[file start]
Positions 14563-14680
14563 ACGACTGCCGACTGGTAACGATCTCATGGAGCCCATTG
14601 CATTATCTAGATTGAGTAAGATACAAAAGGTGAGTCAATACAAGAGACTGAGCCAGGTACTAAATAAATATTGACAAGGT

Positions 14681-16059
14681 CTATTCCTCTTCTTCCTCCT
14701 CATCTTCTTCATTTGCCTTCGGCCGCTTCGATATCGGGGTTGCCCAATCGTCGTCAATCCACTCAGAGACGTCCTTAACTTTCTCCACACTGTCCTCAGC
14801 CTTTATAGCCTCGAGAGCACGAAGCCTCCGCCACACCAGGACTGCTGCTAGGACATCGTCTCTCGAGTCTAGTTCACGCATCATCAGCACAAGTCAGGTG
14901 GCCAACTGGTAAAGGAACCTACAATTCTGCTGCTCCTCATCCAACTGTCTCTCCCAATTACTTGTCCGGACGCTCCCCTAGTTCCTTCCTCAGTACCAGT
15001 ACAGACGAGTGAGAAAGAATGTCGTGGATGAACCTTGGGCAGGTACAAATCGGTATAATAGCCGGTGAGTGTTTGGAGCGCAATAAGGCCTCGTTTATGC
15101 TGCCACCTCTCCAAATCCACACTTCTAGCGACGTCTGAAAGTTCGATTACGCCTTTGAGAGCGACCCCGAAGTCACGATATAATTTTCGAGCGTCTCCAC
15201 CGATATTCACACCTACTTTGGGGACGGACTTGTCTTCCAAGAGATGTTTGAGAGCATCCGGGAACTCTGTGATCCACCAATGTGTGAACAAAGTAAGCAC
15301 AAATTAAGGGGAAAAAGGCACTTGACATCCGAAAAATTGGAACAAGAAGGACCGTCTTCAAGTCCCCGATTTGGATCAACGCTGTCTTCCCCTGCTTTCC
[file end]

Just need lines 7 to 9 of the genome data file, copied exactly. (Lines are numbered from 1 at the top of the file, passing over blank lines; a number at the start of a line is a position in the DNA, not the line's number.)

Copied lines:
14801 CTTTATAGCCTCGAGAGCACGAAGCCTCCGCCACACCAGGACTGCTGCTAGGACATCGTCTCTCGAGTCTAGTTCACGCATCATCAGCACAAGTCAGGTG
14901 GCCAACTGGTAAAGGAACCTACAATTCTGCTGCTCCTCATCCAACTGTCTCTCCCAATTACTTGTCCGGACGCTCCCCTAGTTCCTTCCTCAGTACCAGT
15001 ACAGACGAGTGAGAAAGAATGTCGTGGATGAACCTTGGGCAGGTACAAATCGGTATAATAGCCGGTGAGTGTTTGGAGCGCAATAAGGCCTCGTTTATGC